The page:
Judges and juries do this all the time, in both civil and criminal cases. I agree that too much discretion in one person is not a good thing, so perhaps some guidance as to HOW these factors will play out would be helpful.

Still, even if Vick is charged or convicted, it does not mean that he ought to receive the same sanction as Jones. The crimes at issue w/ Vick are misdemeanors--and (I am guessing) rarely if ever result in prison time. On the table with Jones is, from what I can tell, (at least) assault.

I do not see why the line of "wait to see if he is convicted in a court of law" is so important. Whatever action the NFL takes is, by definition, less than a deprivation of liberty as criminal punishment imposed by the state, so a lesser standard is par for the course. Someone can be civilly liable for some acts even if not criminally liable for the identical acts. Why should someone not also be potentially subject to sanction within his (private) job even if not criminally liable.

Plus, some conduct subject to league punishment may not even be a crime. Jones really is in trouble for "making it rain" (legal) and the overall brouhaha that resulted in the bouncer being shot (for which there is no indication Jones is liable). So the line of "has he been convicted" may not be the appropriate line for thinking about how Goodell should police the league.

Blogger Howard Wasserman -- 4/28/2007 6:46 AM  

Howard raises some good points about the fact that a private organization is held to a lesser standard than the state. But the key issue that I think is getting lost is that, unlike most private organizations, the NFL is subject to the labor laws. The new conduct policy pertains to a mandatory subject of collective bargaining, and therefore must be negotiated with the players.

I think an interesting question worth discussion and debate is whether the new policy was properly negotiated with the players, pursuant to a quid pro quo arm's length bargaining, in compliance with labor law. I read that Goodell discussed the policy with Gene Upshaw and a panel of 6 players (not all the player reps. of each of the teams). Does this satisfy the requirement? And you can even get into questions of whether all the players were fully and properly informed in order to make a decision about it.

Blogger Rick Karcher -- 4/29/2007 9:12 AM  

Prof. Karcher:

Did the players vote on this, or did some subset (or union executives) agree to it as an amendment to the CBA?

Anonymous Anonymous -- 4/29/2007 2:56 PM  


The players did not vote on the new policy, and it is not part of the CBA.

Blogger Rick Karcher -- 4/29/2007 9:38 PM  

Isn't this a mandatory subject of collective bargaining? How did the NFL impose it without union agreement?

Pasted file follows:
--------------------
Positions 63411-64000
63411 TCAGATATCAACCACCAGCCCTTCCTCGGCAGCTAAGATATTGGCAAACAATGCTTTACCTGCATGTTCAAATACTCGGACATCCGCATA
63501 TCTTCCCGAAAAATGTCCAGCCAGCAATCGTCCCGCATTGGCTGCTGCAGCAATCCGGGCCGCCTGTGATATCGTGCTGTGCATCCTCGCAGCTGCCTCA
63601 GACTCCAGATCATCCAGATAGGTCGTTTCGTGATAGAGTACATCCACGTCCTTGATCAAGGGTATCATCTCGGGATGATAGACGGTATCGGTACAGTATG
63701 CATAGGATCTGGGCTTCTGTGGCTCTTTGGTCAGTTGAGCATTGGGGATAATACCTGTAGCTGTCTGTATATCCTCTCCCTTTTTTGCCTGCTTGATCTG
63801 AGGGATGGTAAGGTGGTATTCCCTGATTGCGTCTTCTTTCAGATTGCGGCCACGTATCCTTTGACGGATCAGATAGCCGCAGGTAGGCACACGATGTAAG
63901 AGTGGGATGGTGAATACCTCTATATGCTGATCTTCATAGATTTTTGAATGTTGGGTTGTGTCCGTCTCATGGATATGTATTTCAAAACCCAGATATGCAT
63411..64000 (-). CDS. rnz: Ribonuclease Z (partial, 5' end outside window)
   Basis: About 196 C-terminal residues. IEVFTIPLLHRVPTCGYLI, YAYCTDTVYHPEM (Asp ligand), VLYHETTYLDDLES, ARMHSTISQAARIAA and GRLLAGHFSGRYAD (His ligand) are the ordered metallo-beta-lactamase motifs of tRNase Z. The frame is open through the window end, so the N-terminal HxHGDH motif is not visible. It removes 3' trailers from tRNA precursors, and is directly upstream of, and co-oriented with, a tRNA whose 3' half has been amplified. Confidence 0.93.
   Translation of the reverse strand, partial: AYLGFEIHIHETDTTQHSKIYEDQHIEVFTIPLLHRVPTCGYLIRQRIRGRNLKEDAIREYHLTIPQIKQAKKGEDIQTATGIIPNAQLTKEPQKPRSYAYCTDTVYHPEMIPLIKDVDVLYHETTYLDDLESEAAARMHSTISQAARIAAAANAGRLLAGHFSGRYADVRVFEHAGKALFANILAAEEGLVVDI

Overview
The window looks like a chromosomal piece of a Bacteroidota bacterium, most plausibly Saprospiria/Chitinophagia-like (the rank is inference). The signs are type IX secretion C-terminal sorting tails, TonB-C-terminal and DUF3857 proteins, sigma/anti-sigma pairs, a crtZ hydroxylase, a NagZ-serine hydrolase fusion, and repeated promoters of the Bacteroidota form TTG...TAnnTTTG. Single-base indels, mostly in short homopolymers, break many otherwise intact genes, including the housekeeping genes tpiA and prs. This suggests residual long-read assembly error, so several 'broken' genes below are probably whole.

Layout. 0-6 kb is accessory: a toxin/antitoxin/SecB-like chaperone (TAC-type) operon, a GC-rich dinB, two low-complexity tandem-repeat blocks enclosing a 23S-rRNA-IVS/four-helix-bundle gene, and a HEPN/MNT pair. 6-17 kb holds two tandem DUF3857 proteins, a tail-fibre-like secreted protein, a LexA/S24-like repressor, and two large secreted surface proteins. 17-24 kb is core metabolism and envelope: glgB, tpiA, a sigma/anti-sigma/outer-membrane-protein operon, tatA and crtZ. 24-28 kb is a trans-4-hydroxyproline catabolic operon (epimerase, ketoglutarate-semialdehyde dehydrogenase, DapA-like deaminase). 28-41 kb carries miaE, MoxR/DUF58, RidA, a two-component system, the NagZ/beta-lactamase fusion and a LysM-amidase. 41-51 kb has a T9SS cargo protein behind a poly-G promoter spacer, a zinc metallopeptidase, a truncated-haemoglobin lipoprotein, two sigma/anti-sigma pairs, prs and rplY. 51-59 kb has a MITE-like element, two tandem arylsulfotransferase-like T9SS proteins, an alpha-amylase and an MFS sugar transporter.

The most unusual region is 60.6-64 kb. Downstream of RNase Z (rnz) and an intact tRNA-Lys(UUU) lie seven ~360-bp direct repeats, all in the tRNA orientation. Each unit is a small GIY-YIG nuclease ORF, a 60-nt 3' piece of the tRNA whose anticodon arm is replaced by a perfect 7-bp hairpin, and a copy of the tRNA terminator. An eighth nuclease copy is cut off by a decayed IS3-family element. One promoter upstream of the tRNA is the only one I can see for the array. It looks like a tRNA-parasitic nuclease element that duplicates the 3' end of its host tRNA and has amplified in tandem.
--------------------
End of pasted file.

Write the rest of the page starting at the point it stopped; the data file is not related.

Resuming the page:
Anonymous Anonymous -- 4/30/2007 5:00 PM  

It's funny how everyone is so quick to accuse Michael Vick of being involved. As far as him being punished by the Falcons, how are you going to punish someone without any proof?

Anonymous Anonymous -- 5/01/2007 1:05 PM  

Vick has commented publicly that he was interested in dog fighting. He has a history of trouble with the law ( has he learned anything.... does he care?) He has been seen many times at the kennels by neighbors (and of course, he says he has never been there.)

He is a chronic liar, no respect for his team or others, and enables his relatives.... his time is up. remove him from the team... Yes, he

Anonymous Anonymous -- 5/01/2007 9:18 PM  

This isn't the first time we've known about some football players and their unconscionable behavior regarding the cruelty to dogs.

Michael Vick and other players who are cruel to these poor helpless dogs need to be FIRED!!!! He is a looser!!
What kind of person does this to animals? What kind of people in power positions in the NFL allow their players to behave like this...and get away with it?!
Disgusting. They should be embarrassed. What do their children and grandchildren think of them to condone this?
Vick should be punished to the fullest extent of the law. Ideally, he'd be treated the way those dogs were!

Anonymous Anonymous -- 5/03/2007 8:08 PM  

Ahh its only a damn dog!! Get over it. What about all the people we are killing in the middle east in the name on Jesus!! Vick is an upstanding citizen. Why not concentrate on much bigger things like impeaching Bush!!! Its Bush's fault anyways!

Anonymous Reunpack -- 7/20/2007 11:46 AM  

this is to the guy at the bottom, they may be dogs but they are living creatures. when they are brought some where to fight they dont have any other option but to fight. they cant just stand up and say, ya know what? im outa here like you may be able to. so think twice about this and bush didnt say,,,, hey vick, here is a couple of pit bulls go gamble off of em'. you disgust me.

Anonymous Anonymous -- 10/18/2007 5:05 PM  

okay i made a mistake the comment above this, is not the one i am refering to the comment above that is the one i am refering to. SORRY MY BAD! but i dont take back what i said never in a million years